Andy Roddick, then world No 4, was one of the three best grass-court players at the time, along with Roger Federer and Lleyton Hewitt. He had claimed the Queen’s Championships twice in a row, in 2003 and 2004, and now aimed at a third consecutive title that would give him a confidence booster ahead of Wimbledon.

With the two players toting massive serves, the crowd did not expect many long rallies as the match started on the 6,500-seat Center Court, on June 12.

Andy Roddick, 2005 Queen's

Karlovic was playing his first final on the tour, and the pressure almost forced him to lose his serve right from the start. Karlovic, who had not been broken the entire week, faced three break points in the very first game. Sharpening his serve, he saved them all and the rest of the set was, as expected, a battle of serves with no other break points to be had. In the tiebreak, Roddick proved to have more technical options and more solid nerves to win 9-7, on his fourth set point.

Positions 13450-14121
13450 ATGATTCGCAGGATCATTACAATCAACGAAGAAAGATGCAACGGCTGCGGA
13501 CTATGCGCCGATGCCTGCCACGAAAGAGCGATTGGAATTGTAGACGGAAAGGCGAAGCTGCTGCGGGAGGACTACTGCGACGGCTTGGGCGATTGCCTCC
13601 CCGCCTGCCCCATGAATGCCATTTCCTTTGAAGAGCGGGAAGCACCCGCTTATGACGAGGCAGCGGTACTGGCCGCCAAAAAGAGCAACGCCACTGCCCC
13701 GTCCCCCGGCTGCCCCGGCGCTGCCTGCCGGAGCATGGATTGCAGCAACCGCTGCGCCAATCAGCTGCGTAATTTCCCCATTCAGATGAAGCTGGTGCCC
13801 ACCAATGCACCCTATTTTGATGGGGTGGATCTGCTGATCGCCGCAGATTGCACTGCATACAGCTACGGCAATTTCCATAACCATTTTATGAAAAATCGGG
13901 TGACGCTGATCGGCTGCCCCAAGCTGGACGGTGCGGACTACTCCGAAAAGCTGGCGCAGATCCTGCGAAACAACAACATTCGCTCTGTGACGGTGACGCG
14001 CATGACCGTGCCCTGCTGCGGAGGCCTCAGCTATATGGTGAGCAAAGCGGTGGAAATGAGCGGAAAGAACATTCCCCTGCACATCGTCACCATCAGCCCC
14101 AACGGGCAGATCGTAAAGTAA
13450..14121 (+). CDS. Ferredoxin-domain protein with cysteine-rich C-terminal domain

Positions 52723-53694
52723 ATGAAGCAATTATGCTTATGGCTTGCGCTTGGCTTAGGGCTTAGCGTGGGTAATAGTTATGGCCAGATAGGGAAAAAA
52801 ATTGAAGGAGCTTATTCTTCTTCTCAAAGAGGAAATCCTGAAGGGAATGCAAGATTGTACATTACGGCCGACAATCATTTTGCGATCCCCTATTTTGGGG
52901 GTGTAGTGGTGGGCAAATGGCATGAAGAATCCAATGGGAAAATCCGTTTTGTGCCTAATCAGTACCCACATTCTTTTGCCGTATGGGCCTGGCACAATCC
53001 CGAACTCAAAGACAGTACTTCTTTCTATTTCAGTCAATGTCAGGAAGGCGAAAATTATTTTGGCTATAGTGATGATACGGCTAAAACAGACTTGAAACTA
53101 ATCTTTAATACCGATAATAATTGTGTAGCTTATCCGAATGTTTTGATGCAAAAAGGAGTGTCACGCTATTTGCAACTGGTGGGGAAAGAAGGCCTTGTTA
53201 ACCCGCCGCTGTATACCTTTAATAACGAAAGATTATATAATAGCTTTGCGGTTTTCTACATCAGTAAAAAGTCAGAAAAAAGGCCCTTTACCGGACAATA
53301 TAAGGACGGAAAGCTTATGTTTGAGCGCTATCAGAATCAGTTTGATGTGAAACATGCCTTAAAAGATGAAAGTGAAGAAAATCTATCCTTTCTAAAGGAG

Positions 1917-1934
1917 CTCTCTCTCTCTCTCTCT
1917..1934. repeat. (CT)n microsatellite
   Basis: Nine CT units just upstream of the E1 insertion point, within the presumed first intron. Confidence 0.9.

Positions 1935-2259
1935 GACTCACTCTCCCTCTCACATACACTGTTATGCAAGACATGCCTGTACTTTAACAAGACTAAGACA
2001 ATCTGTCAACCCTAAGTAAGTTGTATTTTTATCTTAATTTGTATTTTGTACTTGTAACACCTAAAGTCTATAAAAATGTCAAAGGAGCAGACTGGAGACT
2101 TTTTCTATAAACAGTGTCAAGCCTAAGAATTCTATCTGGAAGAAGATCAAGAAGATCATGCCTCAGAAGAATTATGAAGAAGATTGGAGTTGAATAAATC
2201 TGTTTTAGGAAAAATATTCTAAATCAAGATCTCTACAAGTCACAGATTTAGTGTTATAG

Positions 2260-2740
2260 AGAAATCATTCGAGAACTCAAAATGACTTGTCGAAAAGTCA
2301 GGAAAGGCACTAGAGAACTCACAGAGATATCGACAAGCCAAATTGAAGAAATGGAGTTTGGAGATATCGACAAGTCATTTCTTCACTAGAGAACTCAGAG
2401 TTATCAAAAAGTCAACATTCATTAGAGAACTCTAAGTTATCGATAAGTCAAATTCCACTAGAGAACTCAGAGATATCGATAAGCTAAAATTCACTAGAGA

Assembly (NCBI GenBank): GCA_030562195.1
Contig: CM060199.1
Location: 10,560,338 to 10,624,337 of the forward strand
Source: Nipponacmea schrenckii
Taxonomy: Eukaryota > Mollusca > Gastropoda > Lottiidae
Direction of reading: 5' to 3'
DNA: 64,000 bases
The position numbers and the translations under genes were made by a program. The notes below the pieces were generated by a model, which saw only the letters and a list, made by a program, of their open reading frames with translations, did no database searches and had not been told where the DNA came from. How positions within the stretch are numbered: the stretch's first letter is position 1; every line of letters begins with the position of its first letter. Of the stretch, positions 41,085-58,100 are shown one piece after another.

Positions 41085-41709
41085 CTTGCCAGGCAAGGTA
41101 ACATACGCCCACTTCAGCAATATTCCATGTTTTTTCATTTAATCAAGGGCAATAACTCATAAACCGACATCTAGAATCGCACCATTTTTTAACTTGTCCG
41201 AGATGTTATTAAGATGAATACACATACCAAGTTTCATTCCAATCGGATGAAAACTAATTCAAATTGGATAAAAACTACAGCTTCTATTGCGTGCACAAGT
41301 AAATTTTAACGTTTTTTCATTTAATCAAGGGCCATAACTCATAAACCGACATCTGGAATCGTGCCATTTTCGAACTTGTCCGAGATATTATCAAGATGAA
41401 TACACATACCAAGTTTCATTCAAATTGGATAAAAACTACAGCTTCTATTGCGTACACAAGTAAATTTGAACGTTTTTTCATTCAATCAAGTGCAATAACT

In the second set, none of the 12 games before the tie-break went to deuce. Both players were serving well and were not even close to sniffing a break. Once again, Roddick prevailed in the tie-break, 7-4.

Andy Roddick had joined McEnroe and Hewitt in the Queen’s Championships history, claiming his third consecutive title. Federer was warned not to count him out at Wimbledon.

What next? Andy Roddick reaches three Wimbledon finals while Ivo Karlovic still competes on the ATP tour